What is cupping?
Cupping, also known as myofascial decompression, is a technique used to promote increased blood flow in an area and to reduce pain. Cupping comes from traditional Chinese medicine, where it was used to stimulate the flow of qi (vital energy flowing through the body) and remove blockages of this energy.
How is cupping used in physical therapy?
In physical therapy, cupping can be done with silicone cups, air vacuum cups (glass or plastic), or wet cups (fire is used to create a negative air pressure). We could break these down a bit more, but that is the gist of it. At Beyond Movement PT, we use glass air vacuum cups and silicone cups on our clients depending on the exact purpose and body part. The silicone cups are easily moved while proving a decompressive force. The glass cups will provide a stronger decompression, but will be left in place for several minutes (typically 2-5 minutes).
What are the benefits of cupping?
There is not a ton of research out there on cupping. Most of the research has been done on all various types of myofascial treatments (i.e. cupping, scraping, foam rolling, etc.). You will likely see the same types of benefits for all sorts of those treatments. Cupping is unique because it has the ability to decompress tissue. The other forms of myofascial treatments involve compressing the soft tissues. Cupping is typically performed on localized spots, however as mentioned before the silicone cups can be moved around while decompressing tissue.
From the courses we have taken and from other sources on cupping, here are the expected benefits:
Reduced pain of muscles and tendons
Mobilize scar tissue (“break up adhesions”)
Loosens up more superficial connective tissue
Improved blood flow in the treatment area
Reduces inflammatory markers (I cannot say that this is a long lasting benefit, but there is at least one study that claims significant reductions in inflammatory markers of treated muscles)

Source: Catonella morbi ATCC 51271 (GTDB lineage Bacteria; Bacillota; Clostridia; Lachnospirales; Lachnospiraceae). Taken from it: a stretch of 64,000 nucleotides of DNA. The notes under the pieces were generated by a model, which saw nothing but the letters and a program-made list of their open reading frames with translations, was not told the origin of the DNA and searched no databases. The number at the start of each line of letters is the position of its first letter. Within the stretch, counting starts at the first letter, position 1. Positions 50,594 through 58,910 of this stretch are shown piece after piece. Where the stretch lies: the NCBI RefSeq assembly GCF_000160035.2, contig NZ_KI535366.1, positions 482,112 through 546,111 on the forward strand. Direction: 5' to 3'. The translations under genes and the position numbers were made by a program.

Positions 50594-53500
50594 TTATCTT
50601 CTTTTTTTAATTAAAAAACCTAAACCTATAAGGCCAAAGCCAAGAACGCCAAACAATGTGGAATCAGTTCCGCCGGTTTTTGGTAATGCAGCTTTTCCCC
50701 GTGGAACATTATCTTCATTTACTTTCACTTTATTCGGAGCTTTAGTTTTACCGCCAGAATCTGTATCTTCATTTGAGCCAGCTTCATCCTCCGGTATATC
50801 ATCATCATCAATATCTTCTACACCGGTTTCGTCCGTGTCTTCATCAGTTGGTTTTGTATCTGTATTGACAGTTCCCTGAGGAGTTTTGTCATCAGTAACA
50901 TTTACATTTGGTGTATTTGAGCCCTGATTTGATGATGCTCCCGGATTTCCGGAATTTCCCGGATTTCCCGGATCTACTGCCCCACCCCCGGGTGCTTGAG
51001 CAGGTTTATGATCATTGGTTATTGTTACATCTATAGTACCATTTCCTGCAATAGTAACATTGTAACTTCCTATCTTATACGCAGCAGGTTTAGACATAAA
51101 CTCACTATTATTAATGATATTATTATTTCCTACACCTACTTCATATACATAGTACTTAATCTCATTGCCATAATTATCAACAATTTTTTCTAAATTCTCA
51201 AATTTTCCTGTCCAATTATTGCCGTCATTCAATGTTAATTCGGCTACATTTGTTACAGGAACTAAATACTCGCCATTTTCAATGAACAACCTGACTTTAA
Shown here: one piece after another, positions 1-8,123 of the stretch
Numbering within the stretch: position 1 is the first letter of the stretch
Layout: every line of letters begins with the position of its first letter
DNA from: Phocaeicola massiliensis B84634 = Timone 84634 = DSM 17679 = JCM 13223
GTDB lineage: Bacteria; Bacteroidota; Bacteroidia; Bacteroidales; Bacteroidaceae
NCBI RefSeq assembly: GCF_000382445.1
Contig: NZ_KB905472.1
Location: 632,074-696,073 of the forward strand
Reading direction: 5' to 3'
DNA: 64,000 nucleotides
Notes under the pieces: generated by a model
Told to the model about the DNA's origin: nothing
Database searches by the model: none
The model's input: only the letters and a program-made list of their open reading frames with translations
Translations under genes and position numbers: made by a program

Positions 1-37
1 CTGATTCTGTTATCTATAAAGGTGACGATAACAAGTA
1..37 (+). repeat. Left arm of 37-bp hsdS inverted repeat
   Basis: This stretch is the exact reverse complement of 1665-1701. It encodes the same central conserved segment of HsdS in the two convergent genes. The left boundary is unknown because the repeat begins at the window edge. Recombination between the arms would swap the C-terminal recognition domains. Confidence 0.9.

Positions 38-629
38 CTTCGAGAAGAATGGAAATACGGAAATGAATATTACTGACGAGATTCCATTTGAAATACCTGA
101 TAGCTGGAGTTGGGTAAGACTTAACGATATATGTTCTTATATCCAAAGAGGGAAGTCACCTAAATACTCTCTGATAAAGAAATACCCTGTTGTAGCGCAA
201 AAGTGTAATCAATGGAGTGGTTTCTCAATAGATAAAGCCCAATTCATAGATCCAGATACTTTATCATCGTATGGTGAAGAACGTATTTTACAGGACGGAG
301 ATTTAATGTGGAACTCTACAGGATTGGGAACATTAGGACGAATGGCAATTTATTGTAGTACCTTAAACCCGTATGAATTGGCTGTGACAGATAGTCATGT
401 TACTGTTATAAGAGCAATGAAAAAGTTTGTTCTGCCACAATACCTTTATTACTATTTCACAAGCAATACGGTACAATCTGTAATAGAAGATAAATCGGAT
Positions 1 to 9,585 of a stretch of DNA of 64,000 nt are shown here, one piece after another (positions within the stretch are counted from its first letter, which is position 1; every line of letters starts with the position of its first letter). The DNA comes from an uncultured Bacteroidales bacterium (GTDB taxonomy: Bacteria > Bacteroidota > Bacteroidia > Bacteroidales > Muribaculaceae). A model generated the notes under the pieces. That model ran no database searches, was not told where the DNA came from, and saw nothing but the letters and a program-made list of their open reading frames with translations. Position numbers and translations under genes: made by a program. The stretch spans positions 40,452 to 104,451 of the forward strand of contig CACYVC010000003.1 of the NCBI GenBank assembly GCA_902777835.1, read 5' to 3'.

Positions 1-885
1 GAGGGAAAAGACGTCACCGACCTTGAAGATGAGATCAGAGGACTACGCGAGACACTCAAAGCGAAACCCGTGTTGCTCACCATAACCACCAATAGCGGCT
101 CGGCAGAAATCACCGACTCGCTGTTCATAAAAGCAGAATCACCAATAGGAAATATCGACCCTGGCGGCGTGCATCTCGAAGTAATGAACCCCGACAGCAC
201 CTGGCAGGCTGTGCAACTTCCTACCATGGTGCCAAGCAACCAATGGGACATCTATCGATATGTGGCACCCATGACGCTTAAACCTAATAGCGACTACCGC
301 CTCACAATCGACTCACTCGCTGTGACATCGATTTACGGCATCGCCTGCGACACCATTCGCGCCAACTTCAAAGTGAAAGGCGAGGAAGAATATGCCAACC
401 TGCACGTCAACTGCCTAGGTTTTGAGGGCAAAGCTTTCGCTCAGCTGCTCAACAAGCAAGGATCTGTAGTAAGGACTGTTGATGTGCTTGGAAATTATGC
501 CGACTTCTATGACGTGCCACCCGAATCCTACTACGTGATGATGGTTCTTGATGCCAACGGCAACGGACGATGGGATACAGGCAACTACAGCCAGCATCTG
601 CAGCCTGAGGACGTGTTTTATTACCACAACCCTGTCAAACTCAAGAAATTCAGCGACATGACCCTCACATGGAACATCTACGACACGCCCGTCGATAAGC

Increased amounts of cytokines (the same study as above notes increased levels of cytokines, which promote healing and relaxation)
Improved mobility (I put this one last because a cup by itself cannot improve mobility, however cupping can reduce the threat of movement to the body and thus you may be able to stretch or mobilize your body parts with less discomfort or resistance)
What are the side effects of cupping?
The most notable side effect is a circular bruise left on the skin after treatment. This bruise will typically last 7-14 days depending on the person and the treatment.
With wet cupping (aka open flame cupping), there is risk for burning and infections. We do not perform wet cupping at Beyond Movement PT as there seems to be no additional benefit and there is definitely an increased risk of negative effects.
At Beyond Movement PT, we use cupping on a semi-regular basis for treating muscle and tendon pain. It has been a helpful tool for our clients, however it is not the only thing that can work to make you feel better. It is a passive treatment (among many). We do our best to encourage ACTIVE treatments as this is what is most effective. That being said, sometimes we need to use passive modalities, such as cupping, dry needling, massage, taping, or flossing in order to create neural adaptations that allow us to more effectively perform active treatments.
Corey Hall, PT, DPT